Clinics train students for legal careers

Clinics provide more than 18,000 hours of pro bono services to the Twin Cities community each year.

Ed Swaray

Although Courtney Powell has not yet graduated from law school, she has spent the last two years working on lawsuits for low-income clients in the Twin Cities as part of the Law School’s clinic program.

“It is a powerful thing to be able to help someone navigate their way through a very complex legal system,” Powell said. “Providing these services to people who cannot afford it from anywhere else is a very rewarding thing.”

Established 35 years ago, the clinics allow second- and third-year students – under the clinic faculty’s tutelage – to represent clients in real court and administrative agency proceedings, Director of Clinics Maury Landsman said.

In 1967, the Minnesota Supreme Court adopted the Student Practice Rule, which facilitated such clinics’ establishment, Landsman said.

“Our vision is to educate the complete lawyer through the integration of skills and ethics with theory and doctrine,” he said.

The 16 clinics, which deal with issues such as child advocacy, domestic violence and immigration, provide more than 18,000 hours of pro bono legal services to the Twin Cities community each year, he said.

Landsman said the clinics accept cases based on referrals from legal agencies such as Legal Aid and the Volunteer Lawyers Network.

The clinics introduce students to a wide array of skills and values they will need in their law practice when they graduate, he said.

“Sixty percent of our students participate in at least one of these live client clinics before graduation,” he said.

But Powell, who is also a student director, said student enrollment in the clinics should not be optional.

“I have never been disappointed with my experience here,” she said. “I think the Law School should make it mandatory for students to participate before graduation.”

She said this will help them learn the practical side of law with faculty who are eager and willing to teach.

Second-year law student Nooshin Soltani, who participates in the Law School’s civil practice clinic, agreed.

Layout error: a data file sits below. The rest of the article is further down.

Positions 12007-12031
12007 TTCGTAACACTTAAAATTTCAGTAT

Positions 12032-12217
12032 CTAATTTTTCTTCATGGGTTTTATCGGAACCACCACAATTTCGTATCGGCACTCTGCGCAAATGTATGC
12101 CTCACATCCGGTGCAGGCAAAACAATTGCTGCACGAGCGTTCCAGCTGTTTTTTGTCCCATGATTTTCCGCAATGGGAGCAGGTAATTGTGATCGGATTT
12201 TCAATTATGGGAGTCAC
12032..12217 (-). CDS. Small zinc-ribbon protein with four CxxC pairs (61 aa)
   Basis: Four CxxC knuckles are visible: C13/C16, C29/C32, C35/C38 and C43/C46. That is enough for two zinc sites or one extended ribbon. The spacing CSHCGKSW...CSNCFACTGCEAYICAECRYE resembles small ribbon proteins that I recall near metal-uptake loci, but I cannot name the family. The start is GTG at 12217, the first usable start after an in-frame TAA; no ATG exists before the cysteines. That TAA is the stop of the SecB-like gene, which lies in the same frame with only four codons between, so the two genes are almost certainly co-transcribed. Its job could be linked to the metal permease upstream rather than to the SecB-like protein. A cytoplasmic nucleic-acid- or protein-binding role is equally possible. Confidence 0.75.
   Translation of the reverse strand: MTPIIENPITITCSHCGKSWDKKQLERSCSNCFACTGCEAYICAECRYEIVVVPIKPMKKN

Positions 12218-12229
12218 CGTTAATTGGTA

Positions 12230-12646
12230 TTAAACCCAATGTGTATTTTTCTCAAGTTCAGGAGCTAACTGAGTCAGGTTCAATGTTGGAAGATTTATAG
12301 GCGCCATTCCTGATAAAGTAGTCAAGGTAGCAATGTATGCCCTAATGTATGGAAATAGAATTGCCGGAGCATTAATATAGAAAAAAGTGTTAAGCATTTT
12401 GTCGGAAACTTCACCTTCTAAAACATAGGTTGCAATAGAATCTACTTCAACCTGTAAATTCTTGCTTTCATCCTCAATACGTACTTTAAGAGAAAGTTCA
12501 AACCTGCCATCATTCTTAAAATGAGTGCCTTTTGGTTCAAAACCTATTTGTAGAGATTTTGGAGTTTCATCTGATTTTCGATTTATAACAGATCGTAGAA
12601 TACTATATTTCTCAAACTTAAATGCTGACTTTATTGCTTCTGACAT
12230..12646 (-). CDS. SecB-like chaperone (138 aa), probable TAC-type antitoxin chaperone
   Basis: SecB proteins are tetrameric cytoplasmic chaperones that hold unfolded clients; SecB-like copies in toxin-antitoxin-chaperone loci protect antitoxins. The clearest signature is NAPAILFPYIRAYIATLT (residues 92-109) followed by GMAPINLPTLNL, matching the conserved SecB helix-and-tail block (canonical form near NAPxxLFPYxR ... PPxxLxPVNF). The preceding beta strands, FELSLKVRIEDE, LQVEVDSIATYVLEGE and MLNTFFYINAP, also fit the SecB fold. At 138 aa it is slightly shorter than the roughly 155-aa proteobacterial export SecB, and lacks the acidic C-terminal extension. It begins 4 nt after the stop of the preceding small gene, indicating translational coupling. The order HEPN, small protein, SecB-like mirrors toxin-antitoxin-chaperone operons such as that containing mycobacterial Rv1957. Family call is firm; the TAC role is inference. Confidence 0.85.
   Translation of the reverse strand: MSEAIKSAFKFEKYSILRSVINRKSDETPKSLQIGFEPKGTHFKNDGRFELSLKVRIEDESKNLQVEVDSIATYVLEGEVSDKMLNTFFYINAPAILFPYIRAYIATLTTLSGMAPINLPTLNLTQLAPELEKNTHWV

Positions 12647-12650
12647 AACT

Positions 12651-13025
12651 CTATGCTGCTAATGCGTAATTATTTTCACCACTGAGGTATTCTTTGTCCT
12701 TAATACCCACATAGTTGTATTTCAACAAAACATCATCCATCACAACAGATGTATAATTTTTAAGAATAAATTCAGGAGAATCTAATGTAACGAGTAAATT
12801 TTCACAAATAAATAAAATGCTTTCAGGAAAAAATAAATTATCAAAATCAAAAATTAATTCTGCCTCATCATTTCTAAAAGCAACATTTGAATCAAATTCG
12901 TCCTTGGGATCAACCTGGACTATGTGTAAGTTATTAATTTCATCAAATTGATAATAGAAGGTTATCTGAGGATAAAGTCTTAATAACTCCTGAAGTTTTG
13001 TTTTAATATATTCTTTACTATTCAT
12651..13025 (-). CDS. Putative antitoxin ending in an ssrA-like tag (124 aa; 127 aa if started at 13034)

Even though students receive only two credits for their many hours of work at the clinics, Soltani said they should be required to do it anyway.

“It is a macrocosm of a law practice where you are responsible to supervising attorneys, clients and student directors,” she said. “It is not like a classroom where you are responsible only to yourself.”

But Mary Grams, a student director at the civil practice clinic, said students should be encouraged, not mandated, to enroll in the clinic program.

She said people who will use their law degree in careers such as teaching or working for the FBI do not necessarily need clinical experience.

But, she said, students who are going to practice law would benefit immensely by enrolling in the program.

“A vast majority of students intend on a practicing legal career,” she said. “For those students, enrolling in the clinic program would put them ahead of the curve.”

Jean Gerval, assistant clinic director, said students are accepted to the program on a first-come, first-served basis.

She said there has been a very significant demand for spots in the clinics. To alleviate the situation, she said, the clinics’ offices were expanded and remodeled last summer.

She said the clinic network has also been designed to enable students to work from home or in the Law School’s special clinic computer lab, where they can exchange messages and documents with their instructors.

“This is the largest clinical program in the country,” she said. “Students have to look like associates in a law office.”